24. Duan G, Zhang H, Zhang C, Jiang S, Hou H. High mass-loading α-Fe2O3 nanoparticles anchored on nitrogen-doped wood carbon for high-energy-density supercapacitor. Chin Chem Lett 2023;34:108283.

25. Zhang X, Yan G, Li Z, et al. Self-supported heterojunction nanofibrous membranes for high-performance flexible asymmetric capacitors. Appl Surf Sci 2024;648:159059.

26. Sharifi S, Rahimi K, Yazdani A. Largely enhanced pseudocapacitance by a facile in-situ decoration of MoS2 nanosheets with CoFe2O4 nanoparticles. J Energy Storage 2023;72:108499.

27. Xia C, Ren T, Darabi R, et al. Spotlighting the boosted energy storage capacity of CoFe2O4/GRaphene nanoribbons: a promising positive electrode material for high-energy-density asymmetric supercapacitor. Energy 2023;270:126914.

28. He C, Huang M, Zhao L, et al. Enhanced electrochemical performance of porous carbon from wheat straw as remolded by hydrothermal processing. Sci Total Environ 2022;842:156905.

29. Qu Q, Qiu L, Li M, Sun G, Chen H, Guo X. Synergistic effects of pyrolysis temperature, iron ion concentration and solid/liquid ratio on the properties and Cr(VI) removal performance of magnetic carbon. J Water Process Eng 2023;53:103785.

30. Bian Z, Wang H, Zhao X, et al. Optimized mesopores enable enhanced capacitance of electrochemical capacitors using ultrahigh surface area carbon derived from waste feathers. J Colloid Interface Sci 2023;630:115-26.

31. Aydın H, Kurtan Ü, Üstün B, Koç SN. One-pot synthesis of cobalt pyrophosphate nanoparticles combined with mesoporous carbon for asymmetric supercapacitors. Mater Chem Phys 2022;290:126392.

32. Chen X, Sawut N, Chen K, et al. Filling carbon: a microstructure-engineered hard carbon for efficient alkali metal ion storage. Energy Environ Sci 2023;16:4041-53.

33. Zhu L, Wang Q, Wang H, Zhao F, Li D. One-step chemical activation facilitates synthesis of activated carbons from Acer truncatum seed shells for premium capacitor electrodes. Ind Crop Prod 2022;187:115458.

34. Guo T, Zhou D, Pang L, Sun S, Zhou T, Su J. Perspectives on working voltage of aqueous supercapacitors. Small 2022;18:e2106360.

35. Krishnamoorthy K, Pazhamalai P, Mariappan VK, Nardekar SS, Sahoo S, Kim SJ. Probing the energy conversion process in piezoelectric-driven electrochemical self-charging supercapacitor power cell using piezoelectrochemical spectroscopy. Nat Commun 2020;11:2351.

36. Liang Z, Hong Z, Xie M, Gu D. Recent progress of mesoporous carbons applied in electrochemical catalysis. New Carbon Mater 2022;37:152-79.

37. Cui J, Zhang Y, Cao Z, et al. Nanoporous carbon nanowires derived from one-dimensional metal-organic framework core-shell hybrids for enhanced electrochemical energy storage. Appl Surf Sci 2022;576:151800.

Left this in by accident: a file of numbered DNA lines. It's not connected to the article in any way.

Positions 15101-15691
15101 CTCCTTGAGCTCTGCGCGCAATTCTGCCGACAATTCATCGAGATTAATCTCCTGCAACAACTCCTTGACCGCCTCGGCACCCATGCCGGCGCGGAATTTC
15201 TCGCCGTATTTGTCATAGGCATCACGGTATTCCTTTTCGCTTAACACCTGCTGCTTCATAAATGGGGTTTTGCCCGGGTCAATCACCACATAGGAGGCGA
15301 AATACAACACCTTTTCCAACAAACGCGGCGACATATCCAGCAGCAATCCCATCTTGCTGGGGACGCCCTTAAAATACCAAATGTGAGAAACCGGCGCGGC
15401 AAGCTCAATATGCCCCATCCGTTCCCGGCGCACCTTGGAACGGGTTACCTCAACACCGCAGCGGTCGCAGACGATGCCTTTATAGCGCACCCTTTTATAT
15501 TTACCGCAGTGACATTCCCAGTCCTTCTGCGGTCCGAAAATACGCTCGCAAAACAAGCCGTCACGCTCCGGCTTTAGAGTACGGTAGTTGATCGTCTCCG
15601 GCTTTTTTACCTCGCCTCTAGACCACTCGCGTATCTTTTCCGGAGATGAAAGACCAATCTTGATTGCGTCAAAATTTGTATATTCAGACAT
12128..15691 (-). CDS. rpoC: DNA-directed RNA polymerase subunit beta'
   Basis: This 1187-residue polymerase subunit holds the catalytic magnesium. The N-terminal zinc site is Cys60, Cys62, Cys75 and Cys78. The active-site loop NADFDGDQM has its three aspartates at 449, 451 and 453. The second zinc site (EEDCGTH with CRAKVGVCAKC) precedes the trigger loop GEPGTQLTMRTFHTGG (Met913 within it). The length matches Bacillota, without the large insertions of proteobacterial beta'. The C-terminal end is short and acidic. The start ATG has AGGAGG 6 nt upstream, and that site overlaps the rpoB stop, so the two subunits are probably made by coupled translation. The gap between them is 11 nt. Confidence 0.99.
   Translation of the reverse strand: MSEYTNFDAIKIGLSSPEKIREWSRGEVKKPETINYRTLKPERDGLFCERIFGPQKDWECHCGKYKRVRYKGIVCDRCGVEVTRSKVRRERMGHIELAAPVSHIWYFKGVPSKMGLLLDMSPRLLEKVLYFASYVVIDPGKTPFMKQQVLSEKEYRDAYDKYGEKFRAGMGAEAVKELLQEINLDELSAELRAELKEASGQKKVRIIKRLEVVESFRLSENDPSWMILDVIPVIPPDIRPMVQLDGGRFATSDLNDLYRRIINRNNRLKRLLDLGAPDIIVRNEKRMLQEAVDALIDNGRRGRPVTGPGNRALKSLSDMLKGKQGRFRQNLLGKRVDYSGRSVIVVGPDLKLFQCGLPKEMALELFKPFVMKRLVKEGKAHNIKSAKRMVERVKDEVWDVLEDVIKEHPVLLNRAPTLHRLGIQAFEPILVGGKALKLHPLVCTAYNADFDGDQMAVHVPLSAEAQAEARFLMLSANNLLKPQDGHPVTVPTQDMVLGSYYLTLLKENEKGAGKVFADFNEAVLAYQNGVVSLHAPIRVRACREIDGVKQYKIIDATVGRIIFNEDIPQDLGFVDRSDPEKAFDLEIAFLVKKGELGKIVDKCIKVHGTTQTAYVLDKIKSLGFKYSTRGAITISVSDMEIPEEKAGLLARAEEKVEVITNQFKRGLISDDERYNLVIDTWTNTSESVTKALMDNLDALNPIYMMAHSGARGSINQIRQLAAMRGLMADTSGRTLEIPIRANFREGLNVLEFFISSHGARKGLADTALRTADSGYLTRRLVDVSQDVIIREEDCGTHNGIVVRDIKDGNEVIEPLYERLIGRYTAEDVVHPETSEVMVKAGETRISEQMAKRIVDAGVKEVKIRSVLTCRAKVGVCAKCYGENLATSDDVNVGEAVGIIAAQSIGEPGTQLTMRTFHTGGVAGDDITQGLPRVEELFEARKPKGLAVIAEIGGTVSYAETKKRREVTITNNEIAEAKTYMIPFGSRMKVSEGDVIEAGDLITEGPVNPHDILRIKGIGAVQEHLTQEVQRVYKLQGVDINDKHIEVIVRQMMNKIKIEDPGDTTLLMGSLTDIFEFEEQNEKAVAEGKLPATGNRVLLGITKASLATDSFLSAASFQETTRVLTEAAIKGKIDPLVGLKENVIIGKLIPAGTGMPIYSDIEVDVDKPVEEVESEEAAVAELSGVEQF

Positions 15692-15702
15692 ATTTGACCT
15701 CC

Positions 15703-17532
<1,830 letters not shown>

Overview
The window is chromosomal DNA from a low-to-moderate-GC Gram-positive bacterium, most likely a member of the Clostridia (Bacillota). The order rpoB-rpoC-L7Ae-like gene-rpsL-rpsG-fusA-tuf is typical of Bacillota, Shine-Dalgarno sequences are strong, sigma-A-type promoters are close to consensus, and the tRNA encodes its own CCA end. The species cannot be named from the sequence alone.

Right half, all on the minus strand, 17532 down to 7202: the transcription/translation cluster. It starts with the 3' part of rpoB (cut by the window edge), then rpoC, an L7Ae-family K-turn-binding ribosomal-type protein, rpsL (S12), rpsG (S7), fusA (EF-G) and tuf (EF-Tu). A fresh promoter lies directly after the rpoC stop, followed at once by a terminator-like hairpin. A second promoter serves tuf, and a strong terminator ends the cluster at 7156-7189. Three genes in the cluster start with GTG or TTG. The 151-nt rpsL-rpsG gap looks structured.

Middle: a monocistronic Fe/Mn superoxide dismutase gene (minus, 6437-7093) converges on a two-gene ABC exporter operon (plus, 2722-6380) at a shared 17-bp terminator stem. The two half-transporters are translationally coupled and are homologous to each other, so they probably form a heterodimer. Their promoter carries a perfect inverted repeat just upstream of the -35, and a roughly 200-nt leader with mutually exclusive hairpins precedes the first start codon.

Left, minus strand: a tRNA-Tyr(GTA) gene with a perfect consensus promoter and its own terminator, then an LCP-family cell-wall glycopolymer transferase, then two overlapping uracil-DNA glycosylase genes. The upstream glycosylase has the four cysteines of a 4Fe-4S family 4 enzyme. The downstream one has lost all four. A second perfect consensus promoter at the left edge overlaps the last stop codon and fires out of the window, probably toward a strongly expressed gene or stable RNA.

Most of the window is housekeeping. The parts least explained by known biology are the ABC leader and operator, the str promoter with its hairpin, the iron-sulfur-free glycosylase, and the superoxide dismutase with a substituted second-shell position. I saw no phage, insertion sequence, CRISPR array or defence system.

38. Piwek J, Slesinski A, Fic K, et al. High frequency response of adenine-derived carbon in aqueous electrochemical capacitor. Electrochim Acta 2022;424:140649.

39. Das A, Girija Shankar E, Ramulu B, Su Yu J. Electrochemical performance of asymmetric supercapacitor with binder-free CoxMn3-xSe4 and radish-derived carbon electrodes using K3[Fe(CN)6] additive in electrolyte. Chem Eng J 2022;448:137725.

40. Kolanowski Ł, Graś-ligocka M, Krawczyk P, Buchwald T, Lota K, Lota G. Ozonation with ammoxidation as a method of obtaining O, N-doped carbon electrode material to electrochemical capacitors. Electrochim Acta 2022;413:140130.

41. Gan G, Fan S, Li X, et al. Effects of oxygen functional groups on electrochemical performance of carbon materials for dechlorination of 1,2-dichloroethane to ethylene. Chem Eng J 2022;434:134547.

42. Benoy SM, Pandey M, Bhattacharjya D, Saikia BK. Recent trends in supercapacitor-battery hybrid energy storage devices based on carbon materials. J Energy Storage 2022;52:104938.

43. Mazzucato M, Isse AA, Durante C. Dissociative electron transfer mechanism and application in the electrocatalytic activation of organic halides. Curr Opin Electrochem 2023;39:101254.

44. Madhu R, Periasamy AP, Schlee P, Hérou S, Titirici M. Lignin: A sustainable precursor for nanostructured carbon materials for supercapacitors. Carbon 2023;207:172-97.

45. Xu M, Zhu X, Lai Y, et al. Production of hierarchical porous bio‑carbon based on deep eutectic solvent fractionated lignin nanoparticles for high-performance supercapacitor. Appl Energy 2024;353:122095.